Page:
EUGENE, Ore. -- The staff of the Oregon Daily Emerald vowed to not publish another issue until the student-run paper's board of directors agrees to a list of demands, the editor-in-chief and managing editor wrote in an article posted on the paper's home page.
One of those demands may have been met: Steve Smith, former editor of the Spokesman-Review newspaper in Spokane, Wash., who the Emerald hired last fall as a consultant, has withdrawn his offer to serve as interim publisher of the newspaper while the newspaper mounts a nationwide search for a publisher.
"All along, my only goal has been to help the Emerald through the current financial crisis," Smith wrote on his blog Wednesday. "I am lucky to have the time and the resources to offer a year of service to the paper that helped forge my career. But I have been too close for too long with the Emerald and its fine student journalists to go to war with them now over this."
Even with Smith's decision, the newspaper staff don't plan to resume publication.
"Because Steve Smith has withdrawn from the publisher position, we feel we're in a position to negotiate with the board on the rest of our demands," Ashley Chase, the Emerald editor in chief, told KVAL News. "The strike is not about Steve Smith, it's about the actions of the board."
The Emerald article by Chase and Allie Grasgreen, the Emerald's managing editor, says the entire staff of the paper signed off on a speech and a list of demands delivered to the paper's board of directors Tuesday night.
Smith had offered to serve for a year as the paper's publisher, overseeing the student editor in a supervisory capacity, according to the article.
That arrangement is typical of newspaper management structures, where editors oversee the newsroom portion of the business while the publisher oversees the entire operation of the newspaper as a business.
The Emerald staff, however, want the editor to report to the board of directors, not the publisher, Chase said. The students also do not want the publisher to be employed by the University, "especially the School of Journalsim and Communcations," Chase said.
Tim Gleason, dean of the SOJC, called the loss of someone of Smith's professional stature "regrettable" and said he thought the issue of whether Smith taught for the school in addition to his duties as publisher could have been worked out.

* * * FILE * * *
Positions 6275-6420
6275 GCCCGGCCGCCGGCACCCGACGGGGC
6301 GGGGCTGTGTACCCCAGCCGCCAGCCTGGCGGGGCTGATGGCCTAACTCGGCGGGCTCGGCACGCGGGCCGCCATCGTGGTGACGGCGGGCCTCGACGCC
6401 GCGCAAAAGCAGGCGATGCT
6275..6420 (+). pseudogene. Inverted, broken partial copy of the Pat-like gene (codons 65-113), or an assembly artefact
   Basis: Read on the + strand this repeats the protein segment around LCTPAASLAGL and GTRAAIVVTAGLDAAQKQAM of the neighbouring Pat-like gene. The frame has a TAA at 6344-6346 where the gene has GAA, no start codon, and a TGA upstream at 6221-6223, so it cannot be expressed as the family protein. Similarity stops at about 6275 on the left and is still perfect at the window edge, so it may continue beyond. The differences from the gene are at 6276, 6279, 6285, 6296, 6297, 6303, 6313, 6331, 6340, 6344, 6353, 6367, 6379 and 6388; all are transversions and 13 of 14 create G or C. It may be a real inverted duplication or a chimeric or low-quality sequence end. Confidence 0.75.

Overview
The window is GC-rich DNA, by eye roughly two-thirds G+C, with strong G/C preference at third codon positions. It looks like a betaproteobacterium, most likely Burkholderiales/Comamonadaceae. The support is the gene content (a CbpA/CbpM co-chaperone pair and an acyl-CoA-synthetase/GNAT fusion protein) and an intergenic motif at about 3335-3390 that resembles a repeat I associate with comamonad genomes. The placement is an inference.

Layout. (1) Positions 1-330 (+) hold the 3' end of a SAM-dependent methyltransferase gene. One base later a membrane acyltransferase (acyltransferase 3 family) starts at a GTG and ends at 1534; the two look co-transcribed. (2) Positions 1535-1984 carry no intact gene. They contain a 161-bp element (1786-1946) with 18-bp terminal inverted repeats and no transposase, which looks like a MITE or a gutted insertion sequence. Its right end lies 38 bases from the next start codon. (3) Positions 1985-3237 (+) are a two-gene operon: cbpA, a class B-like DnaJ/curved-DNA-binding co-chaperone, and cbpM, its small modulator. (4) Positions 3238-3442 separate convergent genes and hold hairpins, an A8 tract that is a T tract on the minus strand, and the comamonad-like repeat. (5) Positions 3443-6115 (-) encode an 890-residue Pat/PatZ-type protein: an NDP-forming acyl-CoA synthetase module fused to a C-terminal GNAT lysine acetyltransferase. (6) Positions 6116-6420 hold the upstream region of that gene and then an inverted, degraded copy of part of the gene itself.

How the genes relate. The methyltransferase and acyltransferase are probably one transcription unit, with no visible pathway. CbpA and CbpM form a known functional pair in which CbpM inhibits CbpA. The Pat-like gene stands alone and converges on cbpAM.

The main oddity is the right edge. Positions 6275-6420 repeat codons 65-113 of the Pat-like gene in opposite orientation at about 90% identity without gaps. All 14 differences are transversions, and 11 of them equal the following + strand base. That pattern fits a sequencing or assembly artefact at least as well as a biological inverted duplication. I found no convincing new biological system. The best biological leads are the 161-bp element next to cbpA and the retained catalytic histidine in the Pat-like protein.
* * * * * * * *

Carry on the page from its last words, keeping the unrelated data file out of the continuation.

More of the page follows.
"I know that both Steve and I were committed to making sure that whatever his relationship was with the school, it was one that serve the Emerald well," Gleason said.
The Emerald is an independent student-run newspaper.
Journalism programs in the U.S. vary in their level of university staff involvment in student newspapers.
Some programs employ students as reporters who report to professors or journalism professionals, who work as the paper's editors.
Journalism professors and instructors at the UO SOJC do not serve as paid editors or coaches to the Emerald newspaper staff.
One of the Emerald staff complaints was that Smith wanted to serve as an adjunct instructor at the UO School of Journalism and Communications while serving as publisher. Some journalism classes at the UO are taught by current or former working journalists instead of by academics.
According to the Emerald article by the two editors, the students won't publish another issue until the board acts to:
- Immediately rescind the offer to Steven A. Smith to serve as interim publisher April 1, 2009 through June 30, 2010.
- Conduct a nationwide search for a publisher, as originally voted at the Feb. 10 board meeting.
- Stipulate in the chosen publisher's contract that he or she shall not be employed in any capacity by the University, including at the School of Journalism and Communication.
- Stipulate in the chosen publisher's contract that he or she shall not have immediate supervisory control over the editor; rather, the publisher and student editor shall remain equals in the organization, as the general manager and student editor currently are.
Sam Dotters-Katz, the UO student body president, met with the Emerald staff, who he said have been locked out of their offices in the Erb Memorial Union.
"We are the allocators of a great deal of money to the Emerald," Dotters-Katz told KVAL News. "We also have a huge vested interest in making sure that there is a responsible and effective campus media outlet on campus. We stand absolutely in solidarity with the editorial staff to make sure that student voice and student independence is respected when it comes to our media outlets."